Maybe Showrooming Isn't Killing Retailers After AllBy
Among brick-and-mortar retailers, showrooming has become a dirtier word than shoplifting. Thievery, at least, is illegal—Amazon.com has every right to lure customers away even after they’ve visited the mall to browse merchandise.
Showrooming is when shoppers scope out products at a store only to make a purchase—often at a lower price—through a website. Despite the anxieties of retail executives, however, the phenomenon might not be as rife as it’s made out to be. Only about 6 percent of people using a smartphone while in a store at any given time are planning to take their commerce to the Internet, according to a study released today by Columbia Business School and Aimia, a company that builds retail loyalty programs . And only about half of them are using their phones to price-check. Most smartphone-equipped shoppers are simply looking for reviews or online coupons, often from the website of the store they’re in.
“Basically, it shows we should dial back the panic a little bit,” says Columbia professor David Rogers, one of the report’s authors. “Don’t assume everybody is in that ‘exploiter’ category.”
Another encouraging finding for old-school retailers: Only about 1 in 4 mobile-savvy shoppers used deal-hunting apps such as those offered by RedLaser or EBay. The study, which surveyed 3,000 shoppers in the U.S., the U.K., and Canada, also suggests that strategies to combat showrooming are paying off. Half of the respondents said loyalty programs that offer perks and discounts make them more likely to buy in stores—the kinds with shelves and hangers and registers full of cash. Price-matching policies and free-shipping offers also help. While lower prices are still the biggest draw online, almost half of those who acknowledged they had engaged in showrooming said they were lured by the prospect of goods arriving on their doorstep free of charge.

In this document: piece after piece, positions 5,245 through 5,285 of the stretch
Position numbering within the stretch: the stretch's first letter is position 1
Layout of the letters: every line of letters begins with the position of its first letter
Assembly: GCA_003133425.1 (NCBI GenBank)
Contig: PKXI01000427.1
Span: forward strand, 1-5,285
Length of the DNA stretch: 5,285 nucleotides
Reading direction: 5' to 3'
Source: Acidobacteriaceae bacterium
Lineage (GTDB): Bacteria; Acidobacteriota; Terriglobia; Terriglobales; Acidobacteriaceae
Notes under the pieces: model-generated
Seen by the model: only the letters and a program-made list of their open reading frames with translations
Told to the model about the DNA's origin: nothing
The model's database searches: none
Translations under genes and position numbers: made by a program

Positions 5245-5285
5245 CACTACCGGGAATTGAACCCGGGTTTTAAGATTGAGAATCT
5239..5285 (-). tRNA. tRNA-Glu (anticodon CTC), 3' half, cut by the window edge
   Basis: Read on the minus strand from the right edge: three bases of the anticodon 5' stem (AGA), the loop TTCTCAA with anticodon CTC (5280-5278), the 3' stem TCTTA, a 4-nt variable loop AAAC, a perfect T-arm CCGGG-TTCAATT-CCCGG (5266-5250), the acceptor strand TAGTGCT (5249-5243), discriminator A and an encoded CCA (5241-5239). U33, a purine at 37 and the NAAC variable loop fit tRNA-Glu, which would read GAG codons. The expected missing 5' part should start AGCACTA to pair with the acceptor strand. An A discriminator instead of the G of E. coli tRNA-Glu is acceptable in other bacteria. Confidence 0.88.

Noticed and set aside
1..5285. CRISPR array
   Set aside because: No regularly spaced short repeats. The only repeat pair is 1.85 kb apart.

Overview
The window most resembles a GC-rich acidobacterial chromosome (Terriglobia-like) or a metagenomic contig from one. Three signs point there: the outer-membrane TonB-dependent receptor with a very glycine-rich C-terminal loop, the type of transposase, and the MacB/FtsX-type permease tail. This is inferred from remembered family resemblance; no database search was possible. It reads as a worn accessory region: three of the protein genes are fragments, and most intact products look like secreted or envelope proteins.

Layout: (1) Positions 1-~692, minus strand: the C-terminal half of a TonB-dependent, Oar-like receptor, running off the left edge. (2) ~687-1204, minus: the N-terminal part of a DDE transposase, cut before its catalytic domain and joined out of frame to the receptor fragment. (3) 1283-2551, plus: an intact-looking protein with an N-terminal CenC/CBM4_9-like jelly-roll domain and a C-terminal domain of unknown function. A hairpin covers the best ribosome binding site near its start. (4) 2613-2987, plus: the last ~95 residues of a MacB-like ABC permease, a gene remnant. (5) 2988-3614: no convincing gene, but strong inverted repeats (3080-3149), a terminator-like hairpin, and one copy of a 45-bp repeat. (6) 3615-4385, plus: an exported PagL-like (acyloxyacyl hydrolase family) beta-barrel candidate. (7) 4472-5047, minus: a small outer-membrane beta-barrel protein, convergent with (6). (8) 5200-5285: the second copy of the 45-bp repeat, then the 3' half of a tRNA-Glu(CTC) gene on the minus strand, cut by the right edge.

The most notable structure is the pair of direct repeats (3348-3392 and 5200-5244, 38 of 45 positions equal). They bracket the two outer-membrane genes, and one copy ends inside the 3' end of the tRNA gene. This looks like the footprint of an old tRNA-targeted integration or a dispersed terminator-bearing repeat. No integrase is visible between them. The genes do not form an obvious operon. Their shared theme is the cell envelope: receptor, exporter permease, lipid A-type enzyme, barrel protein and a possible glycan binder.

The savviest retailers, however, are going a step further and crafting mobile features aimed specifically at in-store shoppers. Most notably, Wal-Mart Stores has a “geo-fencing” mobile app that recognizes when a user is physically located nearby. Thanks to the app’s “store mode,” which can serve up hyperlocal deals, the retail giant is now getting 12 percent of its online revenue from customers who are actually in one of its stores.
Kroger has a similar initiative that lets would-be grocery shoppers find coupons, refill prescriptions, and build shopping lists on their phones. The North Face, meanwhile, has taken this strategy to another level. In addition to adding geo-fences to its stores, it’s also put them around ski resorts and other outdoor playgrounds.
Matthew Quint, a co-author of the Columbia study and director of the school’s Center on Global Brand Leadership, said the smartphone is in many ways a tool for brick-and-mortar retailers fighting e-commerce. “Just anecdotally, when I’m in a store, I no longer think, ‘I’ll research this when I get home,’” he says. “My decision-making is solidified because the Internet is in my palm.”
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